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The Oxford Companion to the Supreme Court of the United States, 2nd Edition edited by Hall, Kermit L (23rd June 2005)

F, Fair Value Rule.

Edited By: Kermit L. Hall, James W. Ely Jr., Joel B. Grossman

From: The Oxford Companion to the Supreme Court of the United States (2nd Edition)

Edited By: Kermit L. Hall

From: Oxford Constitutions (http://oxcon.ouplaw.com). (c) Oxford University Press, 2015. All Rights Reserved. Subscriber: null; date: 04 June 2020

Fair Value Rule.

Adopted as a constitutional standard by the Supreme Court in *Smyth v. Ames (1898), the fair value rule was an attempt to protect regulated industries against confiscatory rates. Under this rule a utility was entitled to receive a “fair return” on the “fair value” of investments employed for public service. Fair value was defined as the current value of the company’s assets. In theory the fair value rule provided the equivalent of a competitive market return. The rule, however, was difficult to administer because it required courts to make a complex assessment of the present value of utility assets. The fair value rule was abandoned by the Supreme Court in 1944.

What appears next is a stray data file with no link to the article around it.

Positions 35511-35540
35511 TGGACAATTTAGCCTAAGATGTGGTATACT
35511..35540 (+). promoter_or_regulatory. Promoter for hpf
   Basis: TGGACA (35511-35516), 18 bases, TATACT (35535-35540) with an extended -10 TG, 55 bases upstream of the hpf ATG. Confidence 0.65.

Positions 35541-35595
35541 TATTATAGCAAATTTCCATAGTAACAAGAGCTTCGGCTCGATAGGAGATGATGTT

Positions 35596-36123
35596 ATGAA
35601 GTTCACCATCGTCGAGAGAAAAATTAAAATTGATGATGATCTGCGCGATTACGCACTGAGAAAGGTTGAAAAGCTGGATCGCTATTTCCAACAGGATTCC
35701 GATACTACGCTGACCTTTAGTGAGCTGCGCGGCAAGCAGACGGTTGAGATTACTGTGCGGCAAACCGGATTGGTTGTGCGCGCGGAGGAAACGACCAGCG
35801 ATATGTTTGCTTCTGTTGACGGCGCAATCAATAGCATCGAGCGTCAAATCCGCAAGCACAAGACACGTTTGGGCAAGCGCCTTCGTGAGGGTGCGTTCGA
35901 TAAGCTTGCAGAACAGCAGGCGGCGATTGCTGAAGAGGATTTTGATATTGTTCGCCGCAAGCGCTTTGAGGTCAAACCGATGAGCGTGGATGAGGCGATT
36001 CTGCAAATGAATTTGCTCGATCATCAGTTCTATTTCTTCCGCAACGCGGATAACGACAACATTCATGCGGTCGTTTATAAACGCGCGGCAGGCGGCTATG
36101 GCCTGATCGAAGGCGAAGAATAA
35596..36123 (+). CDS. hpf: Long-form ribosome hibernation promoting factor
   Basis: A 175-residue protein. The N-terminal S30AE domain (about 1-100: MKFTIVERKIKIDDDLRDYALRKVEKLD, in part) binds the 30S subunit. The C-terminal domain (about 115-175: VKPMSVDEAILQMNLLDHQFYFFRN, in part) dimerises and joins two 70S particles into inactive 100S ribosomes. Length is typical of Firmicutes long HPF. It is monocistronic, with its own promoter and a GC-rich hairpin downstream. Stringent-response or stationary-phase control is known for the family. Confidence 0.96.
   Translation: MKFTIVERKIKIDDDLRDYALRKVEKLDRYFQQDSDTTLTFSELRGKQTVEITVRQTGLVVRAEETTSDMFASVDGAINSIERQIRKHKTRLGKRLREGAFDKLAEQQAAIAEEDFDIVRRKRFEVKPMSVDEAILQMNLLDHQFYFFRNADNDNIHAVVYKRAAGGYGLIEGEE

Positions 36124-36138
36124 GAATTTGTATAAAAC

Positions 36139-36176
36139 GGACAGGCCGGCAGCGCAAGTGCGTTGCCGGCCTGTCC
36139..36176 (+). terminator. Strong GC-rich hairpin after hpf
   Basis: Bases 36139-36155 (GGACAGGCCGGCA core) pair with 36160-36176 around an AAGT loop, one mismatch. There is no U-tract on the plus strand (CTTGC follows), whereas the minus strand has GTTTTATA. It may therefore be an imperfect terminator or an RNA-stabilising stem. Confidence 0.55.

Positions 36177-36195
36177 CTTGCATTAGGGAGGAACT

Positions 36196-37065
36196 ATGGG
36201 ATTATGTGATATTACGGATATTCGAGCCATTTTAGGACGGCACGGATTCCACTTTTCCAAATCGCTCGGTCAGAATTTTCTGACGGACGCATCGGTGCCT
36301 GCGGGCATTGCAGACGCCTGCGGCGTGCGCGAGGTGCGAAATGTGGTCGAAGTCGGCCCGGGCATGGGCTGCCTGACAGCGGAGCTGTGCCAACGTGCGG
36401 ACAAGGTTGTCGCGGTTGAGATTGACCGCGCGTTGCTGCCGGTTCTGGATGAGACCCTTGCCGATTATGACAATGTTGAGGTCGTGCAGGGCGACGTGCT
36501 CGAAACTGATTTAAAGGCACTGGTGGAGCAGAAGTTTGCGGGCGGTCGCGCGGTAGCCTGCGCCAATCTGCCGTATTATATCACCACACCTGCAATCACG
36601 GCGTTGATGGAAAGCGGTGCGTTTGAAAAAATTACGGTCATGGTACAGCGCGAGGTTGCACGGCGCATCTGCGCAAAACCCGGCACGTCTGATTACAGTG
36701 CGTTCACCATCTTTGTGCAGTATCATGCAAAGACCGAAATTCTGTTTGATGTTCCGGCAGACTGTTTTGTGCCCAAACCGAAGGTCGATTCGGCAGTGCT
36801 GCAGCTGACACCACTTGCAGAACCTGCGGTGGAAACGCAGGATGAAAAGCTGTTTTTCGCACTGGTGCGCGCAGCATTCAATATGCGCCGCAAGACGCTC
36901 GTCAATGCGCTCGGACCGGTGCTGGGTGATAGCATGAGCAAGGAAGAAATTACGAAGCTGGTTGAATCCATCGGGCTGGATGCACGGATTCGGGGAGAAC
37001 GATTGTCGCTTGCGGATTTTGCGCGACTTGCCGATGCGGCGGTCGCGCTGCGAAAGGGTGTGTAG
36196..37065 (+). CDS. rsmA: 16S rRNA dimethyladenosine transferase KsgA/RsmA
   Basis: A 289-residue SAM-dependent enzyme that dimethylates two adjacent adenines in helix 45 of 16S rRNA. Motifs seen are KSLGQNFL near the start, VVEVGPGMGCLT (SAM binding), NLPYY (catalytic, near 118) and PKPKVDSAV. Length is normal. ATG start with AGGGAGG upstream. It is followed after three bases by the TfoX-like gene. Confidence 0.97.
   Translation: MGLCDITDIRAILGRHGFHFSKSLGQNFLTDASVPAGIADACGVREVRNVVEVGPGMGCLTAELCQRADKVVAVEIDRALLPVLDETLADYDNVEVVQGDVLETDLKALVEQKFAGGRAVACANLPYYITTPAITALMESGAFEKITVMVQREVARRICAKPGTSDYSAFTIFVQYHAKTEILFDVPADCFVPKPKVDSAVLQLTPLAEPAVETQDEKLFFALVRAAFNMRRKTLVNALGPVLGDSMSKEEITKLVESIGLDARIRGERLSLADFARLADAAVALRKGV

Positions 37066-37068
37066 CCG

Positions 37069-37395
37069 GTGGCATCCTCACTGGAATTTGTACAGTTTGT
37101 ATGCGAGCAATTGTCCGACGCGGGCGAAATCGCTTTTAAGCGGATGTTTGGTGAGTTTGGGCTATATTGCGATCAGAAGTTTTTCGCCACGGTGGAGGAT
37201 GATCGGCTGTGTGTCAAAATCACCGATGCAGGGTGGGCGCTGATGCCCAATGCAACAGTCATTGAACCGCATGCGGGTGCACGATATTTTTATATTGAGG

James W. Ely, Jr.